For more articles about personal finance see the 2018 Your Money Guide page
New Year financial resolutions are like investor complaint filings with regulators: they typically wane during positive stock markets. In good times, the thinking must go, why do anything differently?

Take it from these retirement experts — from top advisers to a recent retiree himself — there is still plenty of room to improve your retirement picture in 2018:

Play mind games. With the latest Star Wars episode fresh in mind, author Jan Cullinane ("The Single Woman's Guide to Retirement," AARP/Wiley) is channeling her inner Jedi. She's using tricks from the world of behavioral economics to improve financial habits.

Reframe your thoughts on spending by calculating how many hours or days you need to work to afford whatever you are thinking of buying, she says.

Cut the cord. Catherine Collinson, CEO and president of the Transamerica Center for Retirement Studies, is cutting the cord on cable television in 2018. It's part of a personal tradition of setting savings goals each January and tracking the progress.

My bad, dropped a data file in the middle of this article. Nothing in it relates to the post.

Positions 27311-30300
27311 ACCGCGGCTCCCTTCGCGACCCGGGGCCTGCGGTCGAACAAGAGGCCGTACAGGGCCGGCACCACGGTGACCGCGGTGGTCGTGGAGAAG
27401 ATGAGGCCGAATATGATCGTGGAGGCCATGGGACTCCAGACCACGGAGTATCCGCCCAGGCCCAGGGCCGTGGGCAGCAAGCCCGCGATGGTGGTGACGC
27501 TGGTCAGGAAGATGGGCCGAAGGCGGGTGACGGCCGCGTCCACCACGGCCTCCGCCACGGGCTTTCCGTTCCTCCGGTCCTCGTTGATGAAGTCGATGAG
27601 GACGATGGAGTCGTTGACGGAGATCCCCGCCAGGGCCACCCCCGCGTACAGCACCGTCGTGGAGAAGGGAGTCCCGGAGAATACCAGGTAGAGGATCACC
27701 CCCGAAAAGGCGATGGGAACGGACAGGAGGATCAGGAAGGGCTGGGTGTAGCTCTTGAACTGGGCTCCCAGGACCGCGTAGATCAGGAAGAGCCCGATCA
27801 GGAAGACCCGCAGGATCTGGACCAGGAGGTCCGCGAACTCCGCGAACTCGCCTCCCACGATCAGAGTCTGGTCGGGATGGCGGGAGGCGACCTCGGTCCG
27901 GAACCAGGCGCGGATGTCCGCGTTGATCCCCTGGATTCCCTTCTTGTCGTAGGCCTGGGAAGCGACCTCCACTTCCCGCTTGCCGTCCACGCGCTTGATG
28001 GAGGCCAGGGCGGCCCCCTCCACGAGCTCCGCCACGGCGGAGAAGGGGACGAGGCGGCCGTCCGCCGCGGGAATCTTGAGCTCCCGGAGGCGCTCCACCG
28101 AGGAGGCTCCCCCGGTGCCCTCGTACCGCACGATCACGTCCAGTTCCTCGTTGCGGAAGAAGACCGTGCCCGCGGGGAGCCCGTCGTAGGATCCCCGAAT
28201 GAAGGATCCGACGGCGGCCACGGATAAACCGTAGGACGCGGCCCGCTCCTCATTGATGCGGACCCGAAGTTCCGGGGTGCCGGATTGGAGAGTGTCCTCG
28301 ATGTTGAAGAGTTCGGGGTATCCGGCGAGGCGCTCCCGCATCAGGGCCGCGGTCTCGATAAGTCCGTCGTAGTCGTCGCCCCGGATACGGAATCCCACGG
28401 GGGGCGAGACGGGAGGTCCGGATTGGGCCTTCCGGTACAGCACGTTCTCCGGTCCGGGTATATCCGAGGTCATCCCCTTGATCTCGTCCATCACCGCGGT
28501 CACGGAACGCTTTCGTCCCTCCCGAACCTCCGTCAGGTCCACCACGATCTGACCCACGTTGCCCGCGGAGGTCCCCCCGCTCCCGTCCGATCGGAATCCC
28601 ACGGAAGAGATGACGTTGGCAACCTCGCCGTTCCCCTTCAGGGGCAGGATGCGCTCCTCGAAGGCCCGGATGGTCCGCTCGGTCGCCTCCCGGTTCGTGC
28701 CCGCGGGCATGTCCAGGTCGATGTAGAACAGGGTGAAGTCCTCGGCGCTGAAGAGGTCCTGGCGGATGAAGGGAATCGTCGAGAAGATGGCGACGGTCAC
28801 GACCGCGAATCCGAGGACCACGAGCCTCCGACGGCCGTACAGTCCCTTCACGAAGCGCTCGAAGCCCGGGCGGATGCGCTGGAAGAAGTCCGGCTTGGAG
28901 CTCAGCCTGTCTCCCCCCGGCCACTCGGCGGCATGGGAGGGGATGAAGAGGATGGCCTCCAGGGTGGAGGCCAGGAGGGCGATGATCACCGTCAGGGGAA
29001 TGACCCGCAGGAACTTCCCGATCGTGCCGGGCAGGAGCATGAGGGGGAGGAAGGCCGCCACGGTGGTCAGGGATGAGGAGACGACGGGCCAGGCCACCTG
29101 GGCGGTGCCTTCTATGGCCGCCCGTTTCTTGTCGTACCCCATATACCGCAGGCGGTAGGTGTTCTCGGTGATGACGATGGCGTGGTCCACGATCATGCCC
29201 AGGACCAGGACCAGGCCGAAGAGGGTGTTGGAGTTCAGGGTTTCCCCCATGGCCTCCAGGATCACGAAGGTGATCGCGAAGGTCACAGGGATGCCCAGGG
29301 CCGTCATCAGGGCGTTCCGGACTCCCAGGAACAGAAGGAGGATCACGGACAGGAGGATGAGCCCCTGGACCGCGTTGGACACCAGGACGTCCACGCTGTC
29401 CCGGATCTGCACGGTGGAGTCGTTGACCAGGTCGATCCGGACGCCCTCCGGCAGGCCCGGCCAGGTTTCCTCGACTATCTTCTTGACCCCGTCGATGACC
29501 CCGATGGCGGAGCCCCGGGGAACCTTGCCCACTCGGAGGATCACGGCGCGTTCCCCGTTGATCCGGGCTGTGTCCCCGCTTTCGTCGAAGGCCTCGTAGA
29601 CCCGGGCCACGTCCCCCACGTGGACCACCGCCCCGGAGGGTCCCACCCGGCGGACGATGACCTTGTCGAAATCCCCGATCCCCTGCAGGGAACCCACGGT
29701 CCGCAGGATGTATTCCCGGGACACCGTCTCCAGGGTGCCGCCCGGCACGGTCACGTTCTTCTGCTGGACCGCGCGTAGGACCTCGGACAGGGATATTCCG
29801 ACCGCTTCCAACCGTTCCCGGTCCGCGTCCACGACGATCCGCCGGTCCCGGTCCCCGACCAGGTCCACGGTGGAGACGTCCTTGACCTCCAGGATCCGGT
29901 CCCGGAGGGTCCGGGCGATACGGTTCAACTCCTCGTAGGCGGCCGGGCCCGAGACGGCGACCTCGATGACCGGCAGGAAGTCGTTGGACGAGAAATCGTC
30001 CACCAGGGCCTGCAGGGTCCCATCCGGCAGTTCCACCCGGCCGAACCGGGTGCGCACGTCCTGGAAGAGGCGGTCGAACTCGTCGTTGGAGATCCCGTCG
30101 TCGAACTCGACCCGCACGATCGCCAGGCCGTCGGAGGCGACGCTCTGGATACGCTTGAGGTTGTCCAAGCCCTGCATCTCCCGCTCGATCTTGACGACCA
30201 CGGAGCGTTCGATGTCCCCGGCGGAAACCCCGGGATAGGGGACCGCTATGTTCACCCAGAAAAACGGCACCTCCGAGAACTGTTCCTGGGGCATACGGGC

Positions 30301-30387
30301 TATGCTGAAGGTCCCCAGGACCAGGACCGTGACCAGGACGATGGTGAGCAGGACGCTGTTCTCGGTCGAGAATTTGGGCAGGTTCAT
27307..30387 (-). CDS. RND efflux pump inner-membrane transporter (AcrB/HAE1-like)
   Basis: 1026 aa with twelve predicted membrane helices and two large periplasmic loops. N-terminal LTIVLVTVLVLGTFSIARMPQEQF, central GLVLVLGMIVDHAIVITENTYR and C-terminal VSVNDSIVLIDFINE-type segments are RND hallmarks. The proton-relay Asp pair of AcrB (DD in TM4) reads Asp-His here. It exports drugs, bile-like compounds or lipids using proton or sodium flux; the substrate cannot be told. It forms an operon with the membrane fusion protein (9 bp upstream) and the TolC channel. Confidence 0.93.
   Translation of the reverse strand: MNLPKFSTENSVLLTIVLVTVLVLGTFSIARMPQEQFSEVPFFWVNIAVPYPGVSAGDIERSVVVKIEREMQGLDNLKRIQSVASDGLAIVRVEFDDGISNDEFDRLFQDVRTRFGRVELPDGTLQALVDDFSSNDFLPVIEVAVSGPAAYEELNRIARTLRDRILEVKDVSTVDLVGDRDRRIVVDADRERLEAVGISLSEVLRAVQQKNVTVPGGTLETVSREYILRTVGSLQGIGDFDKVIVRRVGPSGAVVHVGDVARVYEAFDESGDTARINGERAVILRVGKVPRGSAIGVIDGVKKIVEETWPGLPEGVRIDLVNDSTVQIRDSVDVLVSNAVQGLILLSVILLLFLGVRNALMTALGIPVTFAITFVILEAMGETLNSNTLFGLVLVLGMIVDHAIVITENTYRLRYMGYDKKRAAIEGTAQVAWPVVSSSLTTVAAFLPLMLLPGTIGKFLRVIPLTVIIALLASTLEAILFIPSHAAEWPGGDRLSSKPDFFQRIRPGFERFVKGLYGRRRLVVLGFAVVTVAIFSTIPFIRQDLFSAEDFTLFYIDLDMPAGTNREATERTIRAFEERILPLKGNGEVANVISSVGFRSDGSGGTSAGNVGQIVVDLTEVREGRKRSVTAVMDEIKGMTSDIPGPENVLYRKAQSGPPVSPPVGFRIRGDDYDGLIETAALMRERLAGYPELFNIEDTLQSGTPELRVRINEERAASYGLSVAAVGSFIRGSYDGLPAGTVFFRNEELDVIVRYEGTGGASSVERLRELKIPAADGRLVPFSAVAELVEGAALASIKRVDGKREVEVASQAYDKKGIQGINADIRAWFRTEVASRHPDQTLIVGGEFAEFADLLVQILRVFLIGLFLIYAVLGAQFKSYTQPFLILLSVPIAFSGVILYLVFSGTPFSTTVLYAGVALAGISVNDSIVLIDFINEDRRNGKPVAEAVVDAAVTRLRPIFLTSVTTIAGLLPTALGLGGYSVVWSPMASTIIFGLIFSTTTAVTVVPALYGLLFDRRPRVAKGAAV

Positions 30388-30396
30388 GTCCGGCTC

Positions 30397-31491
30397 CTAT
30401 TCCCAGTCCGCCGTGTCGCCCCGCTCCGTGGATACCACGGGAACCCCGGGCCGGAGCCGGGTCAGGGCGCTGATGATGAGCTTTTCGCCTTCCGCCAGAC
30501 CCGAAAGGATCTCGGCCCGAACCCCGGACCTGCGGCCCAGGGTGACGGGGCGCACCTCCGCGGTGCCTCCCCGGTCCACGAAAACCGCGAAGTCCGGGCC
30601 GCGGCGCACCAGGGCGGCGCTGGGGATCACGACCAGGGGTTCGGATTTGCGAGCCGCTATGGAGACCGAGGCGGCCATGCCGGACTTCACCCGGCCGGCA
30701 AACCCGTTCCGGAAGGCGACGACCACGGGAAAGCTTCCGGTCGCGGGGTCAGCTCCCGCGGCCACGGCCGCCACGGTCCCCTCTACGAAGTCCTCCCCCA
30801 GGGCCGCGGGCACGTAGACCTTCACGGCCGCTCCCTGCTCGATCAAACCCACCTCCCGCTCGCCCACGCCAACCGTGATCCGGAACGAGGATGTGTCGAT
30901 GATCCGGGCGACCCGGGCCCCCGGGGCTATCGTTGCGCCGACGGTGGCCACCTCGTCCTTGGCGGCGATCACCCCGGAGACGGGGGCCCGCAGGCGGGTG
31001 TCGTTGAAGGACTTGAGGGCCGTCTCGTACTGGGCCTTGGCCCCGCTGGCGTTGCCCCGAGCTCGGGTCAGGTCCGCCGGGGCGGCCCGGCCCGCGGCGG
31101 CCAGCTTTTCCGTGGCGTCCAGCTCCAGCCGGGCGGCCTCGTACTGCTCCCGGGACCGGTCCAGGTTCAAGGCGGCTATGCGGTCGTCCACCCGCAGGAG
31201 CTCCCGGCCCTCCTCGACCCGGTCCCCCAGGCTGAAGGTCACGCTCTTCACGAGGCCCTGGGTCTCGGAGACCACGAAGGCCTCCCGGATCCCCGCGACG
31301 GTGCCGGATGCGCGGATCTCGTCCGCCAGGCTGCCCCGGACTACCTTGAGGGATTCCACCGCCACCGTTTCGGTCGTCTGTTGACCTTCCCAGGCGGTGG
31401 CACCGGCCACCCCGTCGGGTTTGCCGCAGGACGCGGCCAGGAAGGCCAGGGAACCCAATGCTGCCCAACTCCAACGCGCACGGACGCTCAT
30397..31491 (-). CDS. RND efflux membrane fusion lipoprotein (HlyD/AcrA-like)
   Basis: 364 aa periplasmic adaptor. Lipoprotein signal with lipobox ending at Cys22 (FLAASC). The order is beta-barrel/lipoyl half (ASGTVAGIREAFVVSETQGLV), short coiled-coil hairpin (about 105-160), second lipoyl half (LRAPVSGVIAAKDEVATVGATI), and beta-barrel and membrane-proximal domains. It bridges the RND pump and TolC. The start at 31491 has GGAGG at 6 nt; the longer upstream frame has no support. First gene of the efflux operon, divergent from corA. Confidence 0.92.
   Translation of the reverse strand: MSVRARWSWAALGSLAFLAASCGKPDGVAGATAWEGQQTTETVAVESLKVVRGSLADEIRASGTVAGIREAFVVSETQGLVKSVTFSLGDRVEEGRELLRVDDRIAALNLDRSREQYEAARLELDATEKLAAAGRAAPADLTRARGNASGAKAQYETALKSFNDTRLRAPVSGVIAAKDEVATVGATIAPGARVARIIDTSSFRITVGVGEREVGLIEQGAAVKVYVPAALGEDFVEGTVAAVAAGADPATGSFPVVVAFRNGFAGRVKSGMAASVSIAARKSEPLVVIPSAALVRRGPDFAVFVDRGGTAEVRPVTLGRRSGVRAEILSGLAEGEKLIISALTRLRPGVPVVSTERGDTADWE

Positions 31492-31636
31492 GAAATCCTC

Redirect a payment. With their youngest child heading into her final semester of college, Marcia Mantell and her husband, Dan, are resolving to save the equivalent of those college tuition payments in their retirement accounts.

Avoid bitcoin. York University finance professor Moshe Milevsky, who has written extensively about annuities, is urging savers to take some stock-market profits from recent years and put them into annuities that pay income for life in 2018. And, "stay away from bitcoin, etherium and other cryptocurrencies," he says.

Spend more. Most retirement books and articles boil down to "spend less, save more." James Bourdeau, 69, a retired physician in Satellite Beach, Fla., resolves to do the opposite now that retirement is here.

Bourdeau says: "As a physician, I've seen people age and it can happen very fast, so we are willing to spend more upfront in retirement and worry a less about the tail end than perhaps others might, knowing that this spending will change as time goes by."

Speak up at work. Alicia Munnell, director of the Center for Retirement Research at Boston College, suggests workers communicate their desire for a long career path.

"If they let it be known that they want to work well into their 60s, they improve their attractiveness to their employer," she said.

Forget retirement. Finally, Michael Kitces, a partner with Pinnacle Advisory Group and publisher of the blog Nerd's Eye View, is trying to forget the word retirement.